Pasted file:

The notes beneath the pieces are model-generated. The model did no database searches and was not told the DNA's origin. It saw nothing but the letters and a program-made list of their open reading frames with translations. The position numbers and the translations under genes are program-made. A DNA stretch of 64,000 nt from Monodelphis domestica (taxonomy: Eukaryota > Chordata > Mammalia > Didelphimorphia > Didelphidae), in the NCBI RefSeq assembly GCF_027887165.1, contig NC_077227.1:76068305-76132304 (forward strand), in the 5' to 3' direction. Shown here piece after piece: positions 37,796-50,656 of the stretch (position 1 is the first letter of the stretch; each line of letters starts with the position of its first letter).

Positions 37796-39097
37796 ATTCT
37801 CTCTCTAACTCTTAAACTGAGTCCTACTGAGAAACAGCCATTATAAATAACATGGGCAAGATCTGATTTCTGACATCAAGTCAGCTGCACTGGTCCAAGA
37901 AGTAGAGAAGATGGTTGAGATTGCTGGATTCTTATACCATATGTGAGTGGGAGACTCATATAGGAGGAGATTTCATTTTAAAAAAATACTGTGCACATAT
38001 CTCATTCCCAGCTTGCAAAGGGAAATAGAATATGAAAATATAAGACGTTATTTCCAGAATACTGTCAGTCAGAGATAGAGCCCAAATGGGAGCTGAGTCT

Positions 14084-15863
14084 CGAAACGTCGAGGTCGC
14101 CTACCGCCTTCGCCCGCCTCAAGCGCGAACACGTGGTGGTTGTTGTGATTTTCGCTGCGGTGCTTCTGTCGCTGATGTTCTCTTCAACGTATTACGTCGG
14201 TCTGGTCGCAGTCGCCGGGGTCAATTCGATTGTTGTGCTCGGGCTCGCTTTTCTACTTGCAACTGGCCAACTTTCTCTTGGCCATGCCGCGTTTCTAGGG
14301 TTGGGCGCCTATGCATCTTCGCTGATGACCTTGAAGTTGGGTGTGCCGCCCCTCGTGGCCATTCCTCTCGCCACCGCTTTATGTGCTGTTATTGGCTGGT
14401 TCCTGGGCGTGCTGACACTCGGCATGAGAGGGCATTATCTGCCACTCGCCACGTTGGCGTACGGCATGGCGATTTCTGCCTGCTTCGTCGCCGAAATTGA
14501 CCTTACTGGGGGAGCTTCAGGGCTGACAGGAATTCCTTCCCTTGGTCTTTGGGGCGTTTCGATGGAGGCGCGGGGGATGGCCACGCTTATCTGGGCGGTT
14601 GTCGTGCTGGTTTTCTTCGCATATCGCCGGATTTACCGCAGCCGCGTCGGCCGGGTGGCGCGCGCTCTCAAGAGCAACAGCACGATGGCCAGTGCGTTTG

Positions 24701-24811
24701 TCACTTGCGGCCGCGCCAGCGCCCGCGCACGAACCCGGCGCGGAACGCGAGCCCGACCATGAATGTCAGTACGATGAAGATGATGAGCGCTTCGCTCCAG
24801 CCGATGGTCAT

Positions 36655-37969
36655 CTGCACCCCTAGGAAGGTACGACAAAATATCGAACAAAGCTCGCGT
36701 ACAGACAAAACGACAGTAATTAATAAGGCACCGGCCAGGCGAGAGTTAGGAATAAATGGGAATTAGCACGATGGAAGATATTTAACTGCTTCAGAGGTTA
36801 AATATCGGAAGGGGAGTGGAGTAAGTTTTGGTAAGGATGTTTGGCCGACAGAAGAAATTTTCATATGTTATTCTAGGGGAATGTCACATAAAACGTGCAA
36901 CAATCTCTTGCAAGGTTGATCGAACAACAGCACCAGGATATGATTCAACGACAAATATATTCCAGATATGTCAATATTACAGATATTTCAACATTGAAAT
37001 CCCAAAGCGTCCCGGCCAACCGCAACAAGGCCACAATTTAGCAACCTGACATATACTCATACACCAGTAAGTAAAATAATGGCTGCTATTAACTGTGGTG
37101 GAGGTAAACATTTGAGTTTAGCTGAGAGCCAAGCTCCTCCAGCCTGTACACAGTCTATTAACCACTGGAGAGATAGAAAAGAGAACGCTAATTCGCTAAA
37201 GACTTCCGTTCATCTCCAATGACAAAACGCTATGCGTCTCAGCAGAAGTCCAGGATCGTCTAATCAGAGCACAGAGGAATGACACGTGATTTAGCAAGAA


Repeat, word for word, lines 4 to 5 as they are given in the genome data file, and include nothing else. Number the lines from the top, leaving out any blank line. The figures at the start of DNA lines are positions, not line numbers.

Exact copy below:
37801 CTCTCTAACTCTTAAACTGAGTCCTACTGAGAAACAGCCATTATAAATAACATGGGCAAGATCTGATTTCTGACATCAAGTCAGCTGCACTGGTCCAAGA
37901 AGTAGAGAAGATGGTTGAGATTGCTGGATTCTTATACCATATGTGAGTGGGAGACTCATATAGGAGGAGATTTCATTTTAAAAAAATACTGTGCACATAT